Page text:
Free Seminars for County & Local Officials

The Right Tree, Planted in the Right Place, the Right Way – Living With Trees Post-Superstorm Sandy

The New Jersey Tree Foundation and Public Service Electric & Gas are offering FREE seminars on Planting the Right Tree in the Right Place in a post-Superstorm Sandy world. Topics include:

  • Planting the right tree, in the right place, the right way
  • The importance of mark-outs prior to planting
  • Tree pests, Community Forestry Management Plans
  • Vegetation management policies to ensure the safe and reliable delivery of electric service
  • The importance of species diversity& proper maintenance
  • Funding & programs
Who should attend? Mayors, DPW Supervisors, Environmental & Shade Tree Commissioners, County Officials and any other interested parties. Space is limited. First come first served.
 
Seminar #1 information:
Date:  Friday, September 26th
Time: Registration begins at 8:30 am. Program starts promptly at 9AM am and runs until 11:00am
Place: Passaic County Public Safety Academy, 300 Oldham Road, Wayne, NJ.
Light refreshments will be served.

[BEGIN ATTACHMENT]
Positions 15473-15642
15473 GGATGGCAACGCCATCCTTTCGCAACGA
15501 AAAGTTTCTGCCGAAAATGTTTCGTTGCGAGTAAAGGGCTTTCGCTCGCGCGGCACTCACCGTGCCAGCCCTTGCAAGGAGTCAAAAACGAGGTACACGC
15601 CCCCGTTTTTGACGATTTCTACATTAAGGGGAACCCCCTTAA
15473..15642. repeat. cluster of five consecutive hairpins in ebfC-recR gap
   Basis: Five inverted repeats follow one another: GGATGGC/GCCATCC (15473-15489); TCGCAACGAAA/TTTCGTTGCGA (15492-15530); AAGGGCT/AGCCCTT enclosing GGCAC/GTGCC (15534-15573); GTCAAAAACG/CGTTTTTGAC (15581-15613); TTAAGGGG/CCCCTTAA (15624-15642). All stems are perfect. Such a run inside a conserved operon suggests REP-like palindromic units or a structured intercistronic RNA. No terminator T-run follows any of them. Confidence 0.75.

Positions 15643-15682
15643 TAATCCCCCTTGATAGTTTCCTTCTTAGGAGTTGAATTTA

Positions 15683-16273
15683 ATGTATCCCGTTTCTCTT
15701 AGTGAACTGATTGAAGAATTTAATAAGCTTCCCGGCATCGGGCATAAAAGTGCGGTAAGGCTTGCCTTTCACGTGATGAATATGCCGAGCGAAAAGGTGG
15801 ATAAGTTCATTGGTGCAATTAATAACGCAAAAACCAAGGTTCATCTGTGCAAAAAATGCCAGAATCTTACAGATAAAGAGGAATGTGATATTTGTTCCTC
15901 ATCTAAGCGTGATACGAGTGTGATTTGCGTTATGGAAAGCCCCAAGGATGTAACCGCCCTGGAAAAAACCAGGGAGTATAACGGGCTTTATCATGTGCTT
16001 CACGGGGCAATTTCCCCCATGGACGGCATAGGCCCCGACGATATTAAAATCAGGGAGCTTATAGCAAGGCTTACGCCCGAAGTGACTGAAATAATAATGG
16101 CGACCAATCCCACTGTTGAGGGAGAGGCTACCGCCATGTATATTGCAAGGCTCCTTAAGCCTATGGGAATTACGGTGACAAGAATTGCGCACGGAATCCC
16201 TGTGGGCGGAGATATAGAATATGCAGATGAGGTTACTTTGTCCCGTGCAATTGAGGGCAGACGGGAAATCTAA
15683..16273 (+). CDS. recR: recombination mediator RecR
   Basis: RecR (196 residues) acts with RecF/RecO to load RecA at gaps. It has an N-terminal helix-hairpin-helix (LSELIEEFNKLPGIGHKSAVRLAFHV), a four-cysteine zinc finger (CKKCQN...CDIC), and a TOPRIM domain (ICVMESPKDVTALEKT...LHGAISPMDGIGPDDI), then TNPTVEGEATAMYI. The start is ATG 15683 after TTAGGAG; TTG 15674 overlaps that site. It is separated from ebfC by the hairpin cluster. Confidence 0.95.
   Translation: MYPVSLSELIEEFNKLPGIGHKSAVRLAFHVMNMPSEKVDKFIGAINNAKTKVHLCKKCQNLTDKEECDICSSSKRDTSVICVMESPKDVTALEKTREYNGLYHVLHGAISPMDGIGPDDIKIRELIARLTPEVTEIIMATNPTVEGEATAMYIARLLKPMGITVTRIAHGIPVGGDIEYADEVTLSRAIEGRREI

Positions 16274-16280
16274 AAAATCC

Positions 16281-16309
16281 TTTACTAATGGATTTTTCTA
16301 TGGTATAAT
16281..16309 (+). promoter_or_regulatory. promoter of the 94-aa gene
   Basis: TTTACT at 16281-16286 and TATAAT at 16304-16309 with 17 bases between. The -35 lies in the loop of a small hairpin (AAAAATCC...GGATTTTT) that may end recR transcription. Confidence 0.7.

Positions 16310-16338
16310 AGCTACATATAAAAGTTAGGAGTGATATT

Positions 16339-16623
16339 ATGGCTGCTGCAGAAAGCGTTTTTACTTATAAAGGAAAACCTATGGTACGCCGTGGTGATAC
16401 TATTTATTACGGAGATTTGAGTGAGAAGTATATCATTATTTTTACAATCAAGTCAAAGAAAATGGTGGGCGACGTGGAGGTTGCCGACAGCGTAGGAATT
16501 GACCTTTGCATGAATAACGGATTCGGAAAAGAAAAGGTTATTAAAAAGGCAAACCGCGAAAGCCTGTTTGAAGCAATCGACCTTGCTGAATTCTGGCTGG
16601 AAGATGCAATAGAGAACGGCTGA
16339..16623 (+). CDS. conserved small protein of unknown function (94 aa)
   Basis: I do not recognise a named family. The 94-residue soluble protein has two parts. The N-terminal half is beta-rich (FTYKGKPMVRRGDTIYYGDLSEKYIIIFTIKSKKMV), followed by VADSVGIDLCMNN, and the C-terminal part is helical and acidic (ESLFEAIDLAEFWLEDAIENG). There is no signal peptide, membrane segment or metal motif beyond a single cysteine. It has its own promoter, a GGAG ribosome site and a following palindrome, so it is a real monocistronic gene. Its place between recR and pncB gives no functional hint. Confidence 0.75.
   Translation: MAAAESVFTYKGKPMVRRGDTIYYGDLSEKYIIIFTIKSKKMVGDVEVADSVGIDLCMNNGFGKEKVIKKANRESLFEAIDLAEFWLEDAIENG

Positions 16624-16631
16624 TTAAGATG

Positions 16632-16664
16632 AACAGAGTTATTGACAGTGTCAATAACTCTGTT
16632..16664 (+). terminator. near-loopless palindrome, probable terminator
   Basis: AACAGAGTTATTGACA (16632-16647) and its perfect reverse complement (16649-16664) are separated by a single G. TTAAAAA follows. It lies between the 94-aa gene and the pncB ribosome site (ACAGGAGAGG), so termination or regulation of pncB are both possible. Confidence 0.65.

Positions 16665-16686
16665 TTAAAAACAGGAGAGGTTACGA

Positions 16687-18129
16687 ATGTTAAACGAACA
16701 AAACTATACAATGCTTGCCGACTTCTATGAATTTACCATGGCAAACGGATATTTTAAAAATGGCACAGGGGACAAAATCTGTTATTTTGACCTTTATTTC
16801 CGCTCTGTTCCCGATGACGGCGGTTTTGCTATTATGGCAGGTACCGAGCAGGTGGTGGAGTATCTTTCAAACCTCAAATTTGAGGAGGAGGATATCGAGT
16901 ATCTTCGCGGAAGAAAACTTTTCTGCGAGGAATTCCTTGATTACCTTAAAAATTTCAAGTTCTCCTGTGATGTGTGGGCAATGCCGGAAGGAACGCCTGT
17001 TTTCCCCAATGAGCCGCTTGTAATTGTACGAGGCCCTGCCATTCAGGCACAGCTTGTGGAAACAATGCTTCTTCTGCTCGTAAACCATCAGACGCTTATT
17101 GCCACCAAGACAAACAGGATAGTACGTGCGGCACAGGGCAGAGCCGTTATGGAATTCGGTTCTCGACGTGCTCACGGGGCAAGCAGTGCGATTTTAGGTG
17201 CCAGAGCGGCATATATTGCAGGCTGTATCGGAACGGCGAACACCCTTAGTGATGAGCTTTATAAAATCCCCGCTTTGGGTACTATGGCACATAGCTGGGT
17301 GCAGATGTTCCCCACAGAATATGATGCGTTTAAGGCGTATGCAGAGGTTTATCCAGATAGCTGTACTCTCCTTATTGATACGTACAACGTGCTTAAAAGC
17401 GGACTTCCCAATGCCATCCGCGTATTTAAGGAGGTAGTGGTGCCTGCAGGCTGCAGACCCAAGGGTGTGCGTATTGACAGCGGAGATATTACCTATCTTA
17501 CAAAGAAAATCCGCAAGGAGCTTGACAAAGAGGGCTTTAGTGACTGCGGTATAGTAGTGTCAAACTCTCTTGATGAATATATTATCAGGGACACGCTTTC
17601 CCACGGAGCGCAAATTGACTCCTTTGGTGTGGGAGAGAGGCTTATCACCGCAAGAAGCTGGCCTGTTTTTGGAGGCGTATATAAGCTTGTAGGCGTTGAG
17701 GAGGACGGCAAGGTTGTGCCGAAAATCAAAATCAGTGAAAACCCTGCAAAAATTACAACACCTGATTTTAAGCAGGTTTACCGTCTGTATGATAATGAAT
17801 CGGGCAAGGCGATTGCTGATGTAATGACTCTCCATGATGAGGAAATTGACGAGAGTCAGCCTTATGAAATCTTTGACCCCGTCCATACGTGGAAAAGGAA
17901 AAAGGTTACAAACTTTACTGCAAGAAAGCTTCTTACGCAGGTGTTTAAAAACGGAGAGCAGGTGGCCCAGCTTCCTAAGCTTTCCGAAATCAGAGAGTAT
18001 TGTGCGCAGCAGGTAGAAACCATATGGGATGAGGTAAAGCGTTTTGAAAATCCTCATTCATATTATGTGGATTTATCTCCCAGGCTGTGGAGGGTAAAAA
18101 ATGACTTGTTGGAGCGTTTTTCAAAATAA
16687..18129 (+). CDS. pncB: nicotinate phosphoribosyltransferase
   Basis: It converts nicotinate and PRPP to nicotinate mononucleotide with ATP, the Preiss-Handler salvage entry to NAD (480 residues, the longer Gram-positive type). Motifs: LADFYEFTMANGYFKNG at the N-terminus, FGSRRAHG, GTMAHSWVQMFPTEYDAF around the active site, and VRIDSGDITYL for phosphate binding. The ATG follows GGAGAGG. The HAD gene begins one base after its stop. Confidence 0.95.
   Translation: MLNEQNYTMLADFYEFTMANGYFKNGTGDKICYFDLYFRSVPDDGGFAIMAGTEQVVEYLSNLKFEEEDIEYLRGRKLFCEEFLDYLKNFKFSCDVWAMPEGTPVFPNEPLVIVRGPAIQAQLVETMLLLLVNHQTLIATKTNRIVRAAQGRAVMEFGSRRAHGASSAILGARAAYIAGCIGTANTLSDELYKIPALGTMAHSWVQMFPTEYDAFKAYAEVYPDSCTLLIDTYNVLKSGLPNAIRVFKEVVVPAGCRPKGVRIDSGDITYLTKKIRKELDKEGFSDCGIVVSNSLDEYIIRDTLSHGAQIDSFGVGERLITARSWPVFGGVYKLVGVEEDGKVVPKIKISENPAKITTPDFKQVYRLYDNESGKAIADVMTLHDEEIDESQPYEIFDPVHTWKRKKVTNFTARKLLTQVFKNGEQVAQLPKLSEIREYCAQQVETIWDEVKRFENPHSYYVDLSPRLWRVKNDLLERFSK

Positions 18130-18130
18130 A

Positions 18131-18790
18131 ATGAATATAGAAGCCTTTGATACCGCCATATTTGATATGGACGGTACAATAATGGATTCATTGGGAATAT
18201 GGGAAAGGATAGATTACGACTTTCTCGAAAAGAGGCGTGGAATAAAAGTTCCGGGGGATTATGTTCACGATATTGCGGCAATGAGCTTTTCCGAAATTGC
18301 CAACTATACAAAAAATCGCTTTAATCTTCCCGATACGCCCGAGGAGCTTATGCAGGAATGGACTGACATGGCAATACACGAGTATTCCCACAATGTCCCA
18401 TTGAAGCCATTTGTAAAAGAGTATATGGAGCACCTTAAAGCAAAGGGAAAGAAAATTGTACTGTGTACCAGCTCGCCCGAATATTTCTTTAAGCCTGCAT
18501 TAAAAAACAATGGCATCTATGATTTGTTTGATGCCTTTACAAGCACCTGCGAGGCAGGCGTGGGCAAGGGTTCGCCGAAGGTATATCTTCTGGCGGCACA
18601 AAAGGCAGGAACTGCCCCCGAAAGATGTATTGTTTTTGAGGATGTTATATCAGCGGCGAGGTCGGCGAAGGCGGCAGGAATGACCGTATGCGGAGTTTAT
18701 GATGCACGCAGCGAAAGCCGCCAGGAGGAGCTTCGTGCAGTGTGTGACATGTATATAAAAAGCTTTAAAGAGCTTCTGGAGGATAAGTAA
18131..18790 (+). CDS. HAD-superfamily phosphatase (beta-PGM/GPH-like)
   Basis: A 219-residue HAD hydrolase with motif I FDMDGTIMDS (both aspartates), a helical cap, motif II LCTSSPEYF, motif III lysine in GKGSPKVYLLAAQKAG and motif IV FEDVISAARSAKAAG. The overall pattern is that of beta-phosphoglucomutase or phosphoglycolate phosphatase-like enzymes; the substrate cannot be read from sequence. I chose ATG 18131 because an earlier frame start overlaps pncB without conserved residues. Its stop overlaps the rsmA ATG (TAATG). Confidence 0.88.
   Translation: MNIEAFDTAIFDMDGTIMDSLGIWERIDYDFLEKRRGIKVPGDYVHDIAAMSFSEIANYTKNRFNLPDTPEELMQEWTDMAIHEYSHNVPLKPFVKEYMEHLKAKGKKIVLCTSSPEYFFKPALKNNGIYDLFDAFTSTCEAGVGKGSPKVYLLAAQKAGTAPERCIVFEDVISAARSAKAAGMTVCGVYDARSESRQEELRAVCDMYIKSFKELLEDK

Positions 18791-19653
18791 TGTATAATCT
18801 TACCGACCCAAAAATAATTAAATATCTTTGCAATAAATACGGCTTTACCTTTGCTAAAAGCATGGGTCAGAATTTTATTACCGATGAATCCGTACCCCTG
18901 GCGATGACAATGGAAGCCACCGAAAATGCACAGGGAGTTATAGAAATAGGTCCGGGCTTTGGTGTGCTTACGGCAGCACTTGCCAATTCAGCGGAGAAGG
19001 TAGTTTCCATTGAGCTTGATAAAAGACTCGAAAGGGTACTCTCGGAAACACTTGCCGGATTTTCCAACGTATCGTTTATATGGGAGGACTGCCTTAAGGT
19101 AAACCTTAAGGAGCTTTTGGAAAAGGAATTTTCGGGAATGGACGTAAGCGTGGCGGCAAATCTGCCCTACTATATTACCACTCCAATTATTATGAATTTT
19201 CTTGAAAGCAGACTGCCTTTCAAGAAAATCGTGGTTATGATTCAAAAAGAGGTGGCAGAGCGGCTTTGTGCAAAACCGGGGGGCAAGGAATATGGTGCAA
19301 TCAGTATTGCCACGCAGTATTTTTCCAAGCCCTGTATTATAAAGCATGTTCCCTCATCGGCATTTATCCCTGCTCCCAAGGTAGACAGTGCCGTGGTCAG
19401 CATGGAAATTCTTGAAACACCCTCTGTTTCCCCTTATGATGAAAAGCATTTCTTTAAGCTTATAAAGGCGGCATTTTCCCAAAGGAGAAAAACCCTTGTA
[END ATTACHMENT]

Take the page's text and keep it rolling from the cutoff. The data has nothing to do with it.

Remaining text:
This seminar is worth 2 Continuing Education Units for towns with a 5-year Community Forestry Management Plan.
Please RSVP by Friday, September 19th by emailing Lisa Simms at njtf1@juno.com
If you would like send a representative(s), please include their names and contact information (email address). 
 
Seminar#2 information
Date:  Friday, November 7th
Time: Registration begins at 9:00am. Program starts promptly at 9:30 AM am and runs until 11:30am
Place: Secaucus Public Library, 379 Paterson Plank Road, Secaucus, NJ.
Light refreshments will be served.
This seminar is worth 2 Continuing Education Units for towns with a 5-year Community Forestry Management Plan.
Please RSVP by Friday, October 24th by emailing Lisa Simms at njtf1@juno.com
If you would like send a representative(s), please include their names and contact information (email address). 
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Double-Leader Tree Splits – No Damage!

My neighbor had a very large, very old, double-leader oak tree in his back yard. The other day, we heard a huge crash! It was a sunny, windless day. But that mighty oak lost one of its leaders (stems). Luckily, no one was hurt and no property was damaged. So, what is my point? We inspect street lights, telephone poles, sidewalks, etc. to make sure they are stable and cannot hurt anyone. Yet, in parks and at schools where adults and children gather, we never think to inspect our trees. What if that double-leader oak tree was located in a park, next to a playground, and on a sunny, windless day, one of those leaders came crashing down…?